Examine why the determinant is not an accurate
measure of singularity.

Create a 10-by-10 matrix by multiplying an identity matrix, eye(10),
by a small number.

A = eye(10)*0.0001;

The matrix A has very small entries along
the main diagonal. However, A is not singular,
because it is a multiple of the identity matrix.

Calculate the determinant of A.

d = det(A)

d =
1.0000e-40

The determinant is extremely small. A tolerance test of the
form abs(det(A)) < tol is likely to flag this
matrix as singular. Although the determinant of the matrix is close
to zero, A is actually not ill conditioned. Therefore, A is
not close to being singular. The determinant of a matrix can be arbitrarily
close to zero without conveying information about singularity.

To investigate if A is singular, use either
the cond or rcond functions.

Calculate the condition number of A.

c = cond(A)

c =
1

The result confirms that A is not ill conditioned.

Examine how to calculate the determinant of
the matrix inverse A^(-1), for an ill-conditioned
matrix A, without explicitly calculating A^(-1).

Create a 10-by-10 Hilbert matrix, A.

A = hilb(10);

Find the condition number of A.

c = cond(A)

c =
1.6025e+13

The large condition number suggests that A is
close to being singular, so calculating inv(A) might
produce inaccurate results. Therefore, the inverse determinant calculation det(inv(A)) is
also inaccurate.

Calculate the determinant of the inverse of A by
exploiting the fact that $$\text{det}\left({A}^{-1}\right)\text{\hspace{0.17em}}=\frac{1}{\mathrm{det}(A)}\text{\hspace{0.17em}}\text{\hspace{0.17em}}.$$

d1 = 1/det(A)

d1 =
4.6202e+52

This method avoids computing the inverse of the matrix, A.

Calculate the determinant of the exact inverse of the
Hilbert matrix, A, using invhilb.
Compare the result to d1 to find the relative error
in d1.

d = det(invhilb(10));
relError = abs(d1-d)/abs(d)

relError =
1.1462e-04

The relative error in d1 is reasonably small.
Avoiding the explicit computation of the inverse of A minimizes
it.

For comparison, also calculate the determinant of the
inverse of A by explicitly calculating the inverse.
Compare the result to d to see the relative error.

d2 = det(inv(A));
relError2 = abs(d2-d)/abs(d)

relError2 =
1.2427e+08

The relative error in the calculation of d2 is
many orders of magnitude larger than that of d1.

Examine a matrix that is exactly singular,
but which has a large nonzero determinant. In theory, the determinant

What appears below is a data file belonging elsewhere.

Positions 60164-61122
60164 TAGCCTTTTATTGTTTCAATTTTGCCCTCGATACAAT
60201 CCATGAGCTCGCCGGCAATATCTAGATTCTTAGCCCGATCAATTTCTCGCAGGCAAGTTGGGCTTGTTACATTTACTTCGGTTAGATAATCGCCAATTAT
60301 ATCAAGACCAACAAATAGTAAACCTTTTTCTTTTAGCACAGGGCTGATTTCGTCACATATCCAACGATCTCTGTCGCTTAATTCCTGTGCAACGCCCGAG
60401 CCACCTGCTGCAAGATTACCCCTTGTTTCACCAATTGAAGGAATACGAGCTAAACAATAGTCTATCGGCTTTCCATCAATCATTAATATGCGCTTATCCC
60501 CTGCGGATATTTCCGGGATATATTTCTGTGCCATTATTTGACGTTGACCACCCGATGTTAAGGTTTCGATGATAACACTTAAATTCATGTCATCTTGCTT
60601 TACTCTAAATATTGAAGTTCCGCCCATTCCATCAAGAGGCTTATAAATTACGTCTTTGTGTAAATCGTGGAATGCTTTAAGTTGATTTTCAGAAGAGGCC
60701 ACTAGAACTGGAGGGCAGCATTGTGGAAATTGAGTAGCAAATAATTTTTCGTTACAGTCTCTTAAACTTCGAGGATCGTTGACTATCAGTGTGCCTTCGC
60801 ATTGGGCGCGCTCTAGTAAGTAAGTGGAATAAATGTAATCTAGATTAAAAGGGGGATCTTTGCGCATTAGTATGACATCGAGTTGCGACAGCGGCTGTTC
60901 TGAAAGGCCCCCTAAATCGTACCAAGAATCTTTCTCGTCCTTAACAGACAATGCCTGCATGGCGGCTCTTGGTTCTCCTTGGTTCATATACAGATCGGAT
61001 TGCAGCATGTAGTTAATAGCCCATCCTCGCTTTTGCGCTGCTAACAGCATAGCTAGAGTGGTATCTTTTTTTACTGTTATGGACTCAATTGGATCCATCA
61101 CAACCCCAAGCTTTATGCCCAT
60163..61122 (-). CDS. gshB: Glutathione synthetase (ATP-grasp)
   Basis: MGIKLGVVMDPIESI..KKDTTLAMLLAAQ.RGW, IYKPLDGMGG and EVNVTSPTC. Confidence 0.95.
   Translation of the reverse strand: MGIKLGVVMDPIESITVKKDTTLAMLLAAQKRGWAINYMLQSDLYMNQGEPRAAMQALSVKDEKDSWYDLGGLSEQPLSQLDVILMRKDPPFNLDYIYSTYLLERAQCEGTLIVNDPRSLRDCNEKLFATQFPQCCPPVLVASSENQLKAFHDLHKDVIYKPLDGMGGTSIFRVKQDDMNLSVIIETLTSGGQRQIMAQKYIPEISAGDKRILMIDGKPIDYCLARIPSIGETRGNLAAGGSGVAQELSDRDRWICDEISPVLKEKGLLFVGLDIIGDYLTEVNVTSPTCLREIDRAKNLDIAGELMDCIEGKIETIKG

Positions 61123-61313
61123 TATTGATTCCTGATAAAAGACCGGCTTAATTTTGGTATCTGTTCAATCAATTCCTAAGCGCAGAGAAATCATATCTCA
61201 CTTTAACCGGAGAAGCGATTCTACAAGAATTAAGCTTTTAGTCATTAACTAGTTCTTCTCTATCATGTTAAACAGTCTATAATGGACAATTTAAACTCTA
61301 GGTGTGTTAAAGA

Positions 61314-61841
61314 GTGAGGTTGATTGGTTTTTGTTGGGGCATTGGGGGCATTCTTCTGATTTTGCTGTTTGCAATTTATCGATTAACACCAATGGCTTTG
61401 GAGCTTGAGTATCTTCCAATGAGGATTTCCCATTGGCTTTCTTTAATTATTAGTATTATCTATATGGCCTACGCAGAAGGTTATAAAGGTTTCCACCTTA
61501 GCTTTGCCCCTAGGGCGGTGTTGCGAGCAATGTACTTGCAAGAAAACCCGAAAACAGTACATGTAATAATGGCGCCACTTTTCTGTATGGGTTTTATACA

of any singular matrix is zero, but because of the nature of floating-point
computation, this ideal is not always achievable.

Create a 13-by-13 diagonally dominant singular matrix, A.

A = diag([24 46 64 78 88 94 96 94 88 78 64 46 24]);
S = diag([-13 -24 -33 -40 -45 -48 -49 -48 -45 -40 -33 -24],1);
A = A + S + rot90(S,2)

A is singular because the rows are linearly
dependent. For instance, sum(A) produces a vector
of zeros.

Calculate the determinant of A.

d = det(A)

d =
1.059686712222177e+05

The determinant of A is quite large despite
the fact that A is singular. In fact, the determinant
of A should be exactly zero! The inaccuracy of d is
due to an aggregation of round-off errors in the MATLAB^{®} implementation
of the LU decomposition, which det uses to calculate
the determinant. This result demonstrates a few important aspects
of calculating numeric determinants. See the Limitations section for more details.

Input matrix, specified as a square numeric matrix.

Data Types: single | double Complex Number Support: Yes

Limitations

Avoid using det to examine if a matrix is
singular because of the following limitations. Use cond or rcond instead.

Limitation

Result

The magnitude of the determinant is typically unrelated
to the condition number of a matrix.

The determinant of a matrix can be arbitrarily large
or small without changing the condition number.

det uses the LU decomposition to calculate
the determinant, which is susceptible to floating-point round-off
errors.

The determinant calculation is sometimes numerically
unstable. For example, det can produce a large-magnitude
determinant for a singular matrix, even though it should have a magnitude
of 0.